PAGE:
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YouTube Should Call Viacom’s Bluff

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“Copyright infringement is still a theft. A crime. A felony. Plain and simple.”
— Viacom chairman Sumner Redstone, Aug. 22, 2006

Given Sumner Redstone’s recent opinion on unauthorized Internet video-sharing, Friday’s call from Viacom for YouTube to take down 100,000 video clips was probably inevitable. What was striking, however, was its timing, coming a couple days after Google CEO Eric Schmidt was waxing poetically about how media owners should submit copyrighted content willingly to Google, to then monetize the audience that gathered to watch.

Clearly, Schmidt’s thesis isn’t one that Viacom subscribes to — yet. But some stats sent over to us by the folks at Hitwise show that Viacom’s websites are losing more traffic to YouTube than they are gaining — a trend Hitwise attributes to the ease of viewing on YouTube vs. Viacom’s less friendly sites.

Seems to us that after letting the old lion roar a bit, YouTube should call Viacom’s bluff and let it see how well Colbert and the Daily Show do without their “free” advertising outlet. Since online video these days is YouTube and not much else, in the end Viacom really has little choice but to make a deal.

These days, nothing online is truly viral video until it lands on YouTube, which is perhaps why CBS and NBC have already made baby steps in the direction Schmidt talked about. But Viacom’s shot across the bow won’t be the last big legal challenge the GooTubers face; waiting in the legal wings are licensers in Europe, along with some friends from Fox, who made a smaller, more targeted legal swipe at YouTube last month. Call it negotiating, old-school style.

Listening to Schmidt on the conference call last week, the partnering plan sounded a bit arrogant — like, “well this stuff is going to get out there anyway so you may as well partner with us and get some cash for it.” We’re sure legally he’s on sounder ground than that. But Mark Cuban also has a beef with YouTube’s you-tell-us enforcement scheme, and even proposes a novel test (upload porn to test GooTube filters) whose success we sadly don’t have time to assess right now.

Still, YouTube’s success means that Viacom and others will probably come to terms, since YouTube might be doing a better job of promoting their shows online than the owners are. Hitwise’s research director LeeAnn Prescott offers the following analysis:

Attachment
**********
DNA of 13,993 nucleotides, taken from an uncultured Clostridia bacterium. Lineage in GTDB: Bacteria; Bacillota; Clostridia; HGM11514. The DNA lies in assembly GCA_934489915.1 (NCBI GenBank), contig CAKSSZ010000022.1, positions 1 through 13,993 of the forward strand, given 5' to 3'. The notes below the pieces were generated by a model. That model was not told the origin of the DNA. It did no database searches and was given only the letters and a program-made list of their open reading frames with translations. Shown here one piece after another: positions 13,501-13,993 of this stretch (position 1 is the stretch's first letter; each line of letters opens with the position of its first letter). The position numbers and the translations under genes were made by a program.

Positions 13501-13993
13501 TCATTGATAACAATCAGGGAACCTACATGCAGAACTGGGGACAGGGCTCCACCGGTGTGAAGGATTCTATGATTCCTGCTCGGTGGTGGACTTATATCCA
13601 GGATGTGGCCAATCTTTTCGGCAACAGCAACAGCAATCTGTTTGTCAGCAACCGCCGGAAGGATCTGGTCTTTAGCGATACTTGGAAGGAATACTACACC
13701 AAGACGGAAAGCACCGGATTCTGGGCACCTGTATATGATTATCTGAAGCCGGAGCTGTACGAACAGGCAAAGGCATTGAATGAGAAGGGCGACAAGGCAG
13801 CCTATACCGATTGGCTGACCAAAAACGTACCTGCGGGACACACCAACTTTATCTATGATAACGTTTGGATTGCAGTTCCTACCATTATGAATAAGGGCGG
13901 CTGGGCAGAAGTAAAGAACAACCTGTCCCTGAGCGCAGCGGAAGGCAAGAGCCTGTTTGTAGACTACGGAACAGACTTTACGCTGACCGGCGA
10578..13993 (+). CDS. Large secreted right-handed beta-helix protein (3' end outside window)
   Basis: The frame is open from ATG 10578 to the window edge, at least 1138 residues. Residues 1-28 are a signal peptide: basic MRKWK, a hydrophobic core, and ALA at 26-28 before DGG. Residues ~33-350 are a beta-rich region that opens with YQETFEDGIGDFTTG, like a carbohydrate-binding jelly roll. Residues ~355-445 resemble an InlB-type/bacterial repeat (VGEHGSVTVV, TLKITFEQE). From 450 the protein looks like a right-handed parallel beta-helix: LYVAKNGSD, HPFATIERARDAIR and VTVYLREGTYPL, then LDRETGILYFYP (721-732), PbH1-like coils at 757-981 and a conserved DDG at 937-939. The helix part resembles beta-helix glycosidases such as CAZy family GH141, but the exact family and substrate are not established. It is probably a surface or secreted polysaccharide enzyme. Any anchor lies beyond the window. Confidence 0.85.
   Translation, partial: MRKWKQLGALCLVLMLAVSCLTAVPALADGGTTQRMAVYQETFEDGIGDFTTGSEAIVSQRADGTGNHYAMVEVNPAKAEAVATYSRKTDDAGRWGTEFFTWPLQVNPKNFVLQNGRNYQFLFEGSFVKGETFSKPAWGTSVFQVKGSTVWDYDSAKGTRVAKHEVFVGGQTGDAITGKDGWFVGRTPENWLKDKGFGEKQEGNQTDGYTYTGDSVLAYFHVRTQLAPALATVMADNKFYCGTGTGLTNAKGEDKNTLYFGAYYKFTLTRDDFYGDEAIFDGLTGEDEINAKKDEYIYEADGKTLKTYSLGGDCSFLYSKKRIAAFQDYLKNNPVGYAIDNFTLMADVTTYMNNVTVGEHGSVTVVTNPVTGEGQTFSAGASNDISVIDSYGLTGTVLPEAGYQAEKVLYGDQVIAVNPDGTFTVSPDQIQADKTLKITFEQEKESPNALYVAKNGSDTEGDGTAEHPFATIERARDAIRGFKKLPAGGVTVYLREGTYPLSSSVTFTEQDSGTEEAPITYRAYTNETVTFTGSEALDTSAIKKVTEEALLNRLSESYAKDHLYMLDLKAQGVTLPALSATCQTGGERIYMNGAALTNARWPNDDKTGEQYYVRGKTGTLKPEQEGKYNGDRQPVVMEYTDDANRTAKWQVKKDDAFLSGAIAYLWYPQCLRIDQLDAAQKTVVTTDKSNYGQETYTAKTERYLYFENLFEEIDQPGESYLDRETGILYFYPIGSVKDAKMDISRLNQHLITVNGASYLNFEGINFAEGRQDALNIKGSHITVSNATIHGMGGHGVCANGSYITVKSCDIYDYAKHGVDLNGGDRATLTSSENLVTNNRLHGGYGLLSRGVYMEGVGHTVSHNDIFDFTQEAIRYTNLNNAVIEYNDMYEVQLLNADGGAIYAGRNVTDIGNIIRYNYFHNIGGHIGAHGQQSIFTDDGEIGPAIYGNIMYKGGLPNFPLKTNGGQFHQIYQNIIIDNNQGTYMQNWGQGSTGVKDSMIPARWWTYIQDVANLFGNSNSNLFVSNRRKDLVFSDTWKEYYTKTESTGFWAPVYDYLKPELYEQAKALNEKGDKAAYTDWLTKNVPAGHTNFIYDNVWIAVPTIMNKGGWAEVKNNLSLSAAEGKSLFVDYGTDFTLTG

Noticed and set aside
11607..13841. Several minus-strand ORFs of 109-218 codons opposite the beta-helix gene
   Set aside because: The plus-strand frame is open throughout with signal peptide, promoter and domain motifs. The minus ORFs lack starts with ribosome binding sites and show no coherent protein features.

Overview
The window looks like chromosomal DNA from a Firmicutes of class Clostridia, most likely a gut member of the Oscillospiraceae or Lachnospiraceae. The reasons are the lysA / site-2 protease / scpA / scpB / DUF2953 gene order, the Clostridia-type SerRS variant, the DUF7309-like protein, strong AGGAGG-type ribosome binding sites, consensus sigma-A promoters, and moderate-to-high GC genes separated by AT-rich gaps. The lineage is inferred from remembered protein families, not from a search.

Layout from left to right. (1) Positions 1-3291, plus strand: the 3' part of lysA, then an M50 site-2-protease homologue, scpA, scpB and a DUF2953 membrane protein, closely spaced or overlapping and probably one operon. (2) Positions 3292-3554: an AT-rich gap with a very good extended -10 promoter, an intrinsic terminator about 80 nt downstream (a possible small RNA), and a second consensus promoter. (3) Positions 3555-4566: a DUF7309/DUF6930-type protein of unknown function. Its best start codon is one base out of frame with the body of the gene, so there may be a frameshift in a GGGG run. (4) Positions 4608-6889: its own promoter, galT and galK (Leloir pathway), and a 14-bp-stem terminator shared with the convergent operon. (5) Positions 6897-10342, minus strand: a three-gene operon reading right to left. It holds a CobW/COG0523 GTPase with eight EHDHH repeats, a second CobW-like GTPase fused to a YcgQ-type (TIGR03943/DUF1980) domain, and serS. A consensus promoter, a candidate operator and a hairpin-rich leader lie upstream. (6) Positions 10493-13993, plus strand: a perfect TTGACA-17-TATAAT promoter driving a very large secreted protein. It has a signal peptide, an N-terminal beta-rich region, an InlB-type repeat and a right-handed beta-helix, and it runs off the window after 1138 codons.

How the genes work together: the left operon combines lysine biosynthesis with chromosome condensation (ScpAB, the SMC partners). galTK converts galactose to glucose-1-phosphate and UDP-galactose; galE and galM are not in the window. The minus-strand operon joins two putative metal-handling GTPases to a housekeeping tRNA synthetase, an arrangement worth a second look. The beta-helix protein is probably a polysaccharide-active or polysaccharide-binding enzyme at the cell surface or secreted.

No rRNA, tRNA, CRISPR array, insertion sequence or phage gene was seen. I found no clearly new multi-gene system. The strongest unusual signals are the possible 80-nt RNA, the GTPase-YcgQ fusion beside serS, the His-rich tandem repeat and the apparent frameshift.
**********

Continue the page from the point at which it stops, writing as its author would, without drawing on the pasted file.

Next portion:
Viacom’s cable network sites may be losing more traffic to YouTube than they are gaining, although YouTube serves a wide distribution vehicle for their content, particularly in the case of the Daily Show and the Colbert Report. Because their own sites are not as user-friendly and do not have the established community of YouTube, it seems they are not being used for watching clips of shows.

So it may be a crime, and a felony, but at the right price, it’s also probably a good marketing partnership. Now it’s up to the lawyers to find out what that price is.

8 Responses to “YouTube Should Call Viacom’s Bluff”

  1. @Chris D

    When I said the Verizon brand, I meant brands as in the ones you’ve listed.

    And by heavy handed, I was referring to all of the legit content that got caught in the DMCA requests. (see my post linked to above)

  2. @Steve, %99.9 of the population have no idea who Viacom is – they only know it’s separate brands (which I was suprised to hear included powerhouses such as Paramount Pictures and SKG Studios [Spielberg, Katzen, Geffen], I thought Viacom was purely cable TV). So how are they damaging the Viacom brand if no one knows that name.

    How is “take down our content per the DCMA regulations” considered heavy-handed? Sounds perfectly reasonable to me. You may disagree on the promotional benefit, but there’s no way one can argue that Viacom is being heavy handed.

  3. I don’t know what you mean by “call their bluff”. They have to take down the content, pure and simple. I’d say it’s really Viacom calling YouTube’s bluff here: “The promotional value that you (YouTube) claim here is less than we think our content is worth”

    YouTube is going to be under pressure here. If there is a general sense of unease among major advertisers that YouTube is still not “ready-for-prime-time” due to all of this legal threats, they are likely going to withhold advertising interest in the near term until thing settle down.

    YouTube’s mission for 1st half ’07 is to stablize the “platform” businesswise through licensing to allow for monetization. That’s going to be a big challange until all of this goes away. Plus with Japan and Europe all in a huff, that’s going to be the next big hurdle coming up.